My favourite parts of Václav Cílek's To Breathe With Birds (2015) are those descriptions of sites in Bohemia that lead off into speculation on the meaning of landscape, and his references to Mitteleuropean culture that are unfamiliar to English readers. Just one example of the latter: 'the painter Václav Rabas used to say that it is important to find one's own square kilometer of landscape and try to understand it.' A footnote explains that Rabas (1885-1954) was a landscape painter whose artistic focus for several decades was a small agricultural area near Krušovice, a village to the west of Prague.' The book's twelfth essay, 'Places from the Other Side', is perhaps the best example of his writing on the landscape of the Czech Republic, focusing on sites in the Sudetenland - former kaolin mines, depopulated villages, a musical city where 'trout jump joyfully' above the rivers in summertime... There are references to Kafka, Borges and Adalbert Stifter but Cilek's focus is on what he experiences. At a spot where Goethe once picked up phenocrysts of feldspar, Cilek is filled with gratitude by the simple sound of the river in the deepening night. This region's beautiful old towns - Loket, Úterý, Rabštejn, Slavonice - are fragments of a forgotten dream, like Calvino's Invisible Cities.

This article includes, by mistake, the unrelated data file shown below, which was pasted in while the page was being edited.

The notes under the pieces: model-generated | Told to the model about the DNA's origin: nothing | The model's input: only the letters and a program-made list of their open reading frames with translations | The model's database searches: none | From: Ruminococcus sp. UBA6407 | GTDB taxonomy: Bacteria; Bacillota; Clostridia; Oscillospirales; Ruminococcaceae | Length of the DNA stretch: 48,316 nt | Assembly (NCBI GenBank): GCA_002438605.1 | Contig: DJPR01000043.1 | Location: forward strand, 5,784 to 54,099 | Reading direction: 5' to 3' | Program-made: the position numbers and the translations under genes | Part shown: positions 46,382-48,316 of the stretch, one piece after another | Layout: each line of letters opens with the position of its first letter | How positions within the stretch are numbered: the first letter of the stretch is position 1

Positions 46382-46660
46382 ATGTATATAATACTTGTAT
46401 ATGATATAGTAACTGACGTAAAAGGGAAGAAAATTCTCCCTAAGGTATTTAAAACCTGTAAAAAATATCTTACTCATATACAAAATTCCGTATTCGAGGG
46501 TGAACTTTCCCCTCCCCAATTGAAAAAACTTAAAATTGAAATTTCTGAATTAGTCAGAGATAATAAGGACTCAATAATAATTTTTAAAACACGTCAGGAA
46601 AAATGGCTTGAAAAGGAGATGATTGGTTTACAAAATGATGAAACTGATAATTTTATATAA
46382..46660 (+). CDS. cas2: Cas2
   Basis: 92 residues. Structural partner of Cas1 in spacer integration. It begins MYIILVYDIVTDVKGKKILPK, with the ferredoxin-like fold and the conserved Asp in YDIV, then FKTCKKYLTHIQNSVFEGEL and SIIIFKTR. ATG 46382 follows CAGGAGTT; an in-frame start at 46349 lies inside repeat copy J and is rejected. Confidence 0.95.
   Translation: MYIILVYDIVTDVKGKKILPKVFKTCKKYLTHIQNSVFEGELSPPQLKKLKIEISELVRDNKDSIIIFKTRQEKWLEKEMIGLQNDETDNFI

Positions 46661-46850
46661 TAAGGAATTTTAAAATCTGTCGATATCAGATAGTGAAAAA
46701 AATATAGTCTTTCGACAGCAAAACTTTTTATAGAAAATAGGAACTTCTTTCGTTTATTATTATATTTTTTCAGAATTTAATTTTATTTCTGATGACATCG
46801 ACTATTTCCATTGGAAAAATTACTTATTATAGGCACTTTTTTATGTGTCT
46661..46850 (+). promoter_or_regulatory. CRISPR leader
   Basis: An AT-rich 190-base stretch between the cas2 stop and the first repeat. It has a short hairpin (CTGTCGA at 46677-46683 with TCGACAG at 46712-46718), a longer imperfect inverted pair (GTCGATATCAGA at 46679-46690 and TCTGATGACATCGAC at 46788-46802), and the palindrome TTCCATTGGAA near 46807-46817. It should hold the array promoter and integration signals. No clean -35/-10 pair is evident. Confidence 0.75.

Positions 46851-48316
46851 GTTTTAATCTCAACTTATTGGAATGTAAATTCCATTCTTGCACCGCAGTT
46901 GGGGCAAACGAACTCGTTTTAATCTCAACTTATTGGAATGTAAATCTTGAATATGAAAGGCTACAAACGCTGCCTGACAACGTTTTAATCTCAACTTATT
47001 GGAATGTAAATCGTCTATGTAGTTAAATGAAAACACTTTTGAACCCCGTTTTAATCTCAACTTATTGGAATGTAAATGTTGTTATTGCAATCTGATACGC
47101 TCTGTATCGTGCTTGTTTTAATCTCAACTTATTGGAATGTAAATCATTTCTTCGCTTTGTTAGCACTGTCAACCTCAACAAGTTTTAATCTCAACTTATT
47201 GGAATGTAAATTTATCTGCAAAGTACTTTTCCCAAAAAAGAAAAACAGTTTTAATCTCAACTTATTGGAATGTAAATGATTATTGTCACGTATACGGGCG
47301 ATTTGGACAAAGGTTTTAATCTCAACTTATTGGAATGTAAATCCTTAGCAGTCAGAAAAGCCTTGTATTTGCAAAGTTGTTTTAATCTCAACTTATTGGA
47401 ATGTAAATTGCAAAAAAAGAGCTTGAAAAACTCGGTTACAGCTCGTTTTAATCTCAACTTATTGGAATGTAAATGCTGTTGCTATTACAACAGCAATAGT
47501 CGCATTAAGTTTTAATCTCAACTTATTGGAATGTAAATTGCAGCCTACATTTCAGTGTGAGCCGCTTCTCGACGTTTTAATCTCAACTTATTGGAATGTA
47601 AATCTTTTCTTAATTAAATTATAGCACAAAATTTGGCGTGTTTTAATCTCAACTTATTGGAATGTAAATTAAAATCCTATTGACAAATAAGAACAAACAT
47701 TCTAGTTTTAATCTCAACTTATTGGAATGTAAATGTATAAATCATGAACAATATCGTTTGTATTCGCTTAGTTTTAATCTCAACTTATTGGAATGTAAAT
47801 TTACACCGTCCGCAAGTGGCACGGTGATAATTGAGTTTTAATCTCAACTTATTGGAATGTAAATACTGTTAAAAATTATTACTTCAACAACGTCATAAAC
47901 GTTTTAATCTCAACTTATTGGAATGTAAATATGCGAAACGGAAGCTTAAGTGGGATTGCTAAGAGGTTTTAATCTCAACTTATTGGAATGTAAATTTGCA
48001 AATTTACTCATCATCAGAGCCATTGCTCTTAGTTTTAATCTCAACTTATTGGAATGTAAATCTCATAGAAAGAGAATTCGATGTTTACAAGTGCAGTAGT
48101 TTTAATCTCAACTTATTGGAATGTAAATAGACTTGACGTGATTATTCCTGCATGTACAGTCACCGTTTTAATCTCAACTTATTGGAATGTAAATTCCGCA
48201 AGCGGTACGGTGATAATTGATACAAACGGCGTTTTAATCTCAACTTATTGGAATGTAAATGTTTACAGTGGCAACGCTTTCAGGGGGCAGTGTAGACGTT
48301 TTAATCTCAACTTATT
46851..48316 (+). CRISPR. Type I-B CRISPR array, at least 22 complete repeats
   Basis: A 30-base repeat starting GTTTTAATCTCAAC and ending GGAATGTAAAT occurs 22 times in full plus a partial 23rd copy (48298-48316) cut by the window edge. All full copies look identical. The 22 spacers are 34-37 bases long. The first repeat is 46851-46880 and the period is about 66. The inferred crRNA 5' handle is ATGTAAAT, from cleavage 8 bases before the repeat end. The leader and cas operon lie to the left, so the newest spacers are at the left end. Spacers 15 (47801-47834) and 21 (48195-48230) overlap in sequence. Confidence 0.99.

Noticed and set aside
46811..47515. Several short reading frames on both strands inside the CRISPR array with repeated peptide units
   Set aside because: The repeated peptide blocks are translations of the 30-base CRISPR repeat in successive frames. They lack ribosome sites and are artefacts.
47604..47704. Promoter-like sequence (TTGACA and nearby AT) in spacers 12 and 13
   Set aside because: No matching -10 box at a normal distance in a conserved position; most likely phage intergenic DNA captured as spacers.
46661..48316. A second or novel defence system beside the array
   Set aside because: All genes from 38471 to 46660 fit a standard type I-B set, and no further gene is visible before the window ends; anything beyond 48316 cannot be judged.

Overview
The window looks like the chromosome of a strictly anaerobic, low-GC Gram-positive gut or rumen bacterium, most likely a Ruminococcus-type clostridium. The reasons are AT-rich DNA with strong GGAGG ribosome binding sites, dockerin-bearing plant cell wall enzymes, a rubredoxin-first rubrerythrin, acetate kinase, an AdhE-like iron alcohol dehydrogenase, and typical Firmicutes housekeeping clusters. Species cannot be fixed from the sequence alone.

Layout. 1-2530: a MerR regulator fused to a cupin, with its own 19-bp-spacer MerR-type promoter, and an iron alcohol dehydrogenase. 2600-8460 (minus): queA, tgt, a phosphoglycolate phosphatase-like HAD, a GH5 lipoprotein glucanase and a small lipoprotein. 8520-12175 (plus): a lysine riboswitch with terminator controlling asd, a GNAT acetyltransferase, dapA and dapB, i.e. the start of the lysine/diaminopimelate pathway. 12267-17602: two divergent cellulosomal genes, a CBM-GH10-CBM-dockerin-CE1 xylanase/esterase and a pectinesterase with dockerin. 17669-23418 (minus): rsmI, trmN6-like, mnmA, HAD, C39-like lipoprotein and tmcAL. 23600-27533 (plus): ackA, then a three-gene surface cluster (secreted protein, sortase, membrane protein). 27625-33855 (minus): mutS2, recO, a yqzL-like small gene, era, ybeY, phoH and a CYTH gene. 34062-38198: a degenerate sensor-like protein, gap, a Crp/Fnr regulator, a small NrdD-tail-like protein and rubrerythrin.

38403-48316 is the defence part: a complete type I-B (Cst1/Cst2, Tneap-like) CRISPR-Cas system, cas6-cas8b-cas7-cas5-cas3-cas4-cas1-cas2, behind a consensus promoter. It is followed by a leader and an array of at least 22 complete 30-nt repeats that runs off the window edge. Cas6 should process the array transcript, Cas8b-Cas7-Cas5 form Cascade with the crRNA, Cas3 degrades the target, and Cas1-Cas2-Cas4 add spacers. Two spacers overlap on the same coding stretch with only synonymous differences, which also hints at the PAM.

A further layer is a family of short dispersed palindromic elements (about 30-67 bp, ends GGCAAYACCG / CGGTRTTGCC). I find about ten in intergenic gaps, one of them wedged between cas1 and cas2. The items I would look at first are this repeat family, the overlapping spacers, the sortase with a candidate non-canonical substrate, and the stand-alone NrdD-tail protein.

The last essay in the book, 'Bees of the Invisible', sets out what Cilek has learned about landscape in his decades as an earth scientist and writer. I will briefly paraphrase his twelve 'rules' here, which 'shouldn't be taken too seriously, because the essence of a place and the essence of a person cannot be captured in a single schema'.
- The Rule of Home: we must travel, but we are at home in only one landscape
- The Rule of Resonance: finding a small place that resonates for you is better than making a large pilgrimage where you are just a visitor
- The Rule of Irreplaceability: certain places and cities cannot be replaced by others
- The Rule of Blowing: our spirits are blown to certain places; we must respect these sites and that which moved us to go to them
- The Rule of Various Viewpoints: aesthetic, historical and scientific appreciation of landscape are equally important
- The Rule of the Lid - some landscapes are covered, their essence concealed
- The Rule of Return - it is necessary to return continually to some sites for them to reveal themselves
- The Law of the Slow Approach - certain places require respect and an indirect approach
- The Rule of Friendly Teasing - if a landscape responds to active questioning its answers may be misleading
- The Rule of Sacred Games - the images a landscape conjures may refer to real events, but they may also be impossible to explain
- The Rule of Culmination - the spirit of a place grows and changes over the centuries
- and finally, The Rule of Mutual Awakening -
'By traveling to places, we awaken and heal the earth, which repays us. A place in the landscape corresponds to a place in the heart.'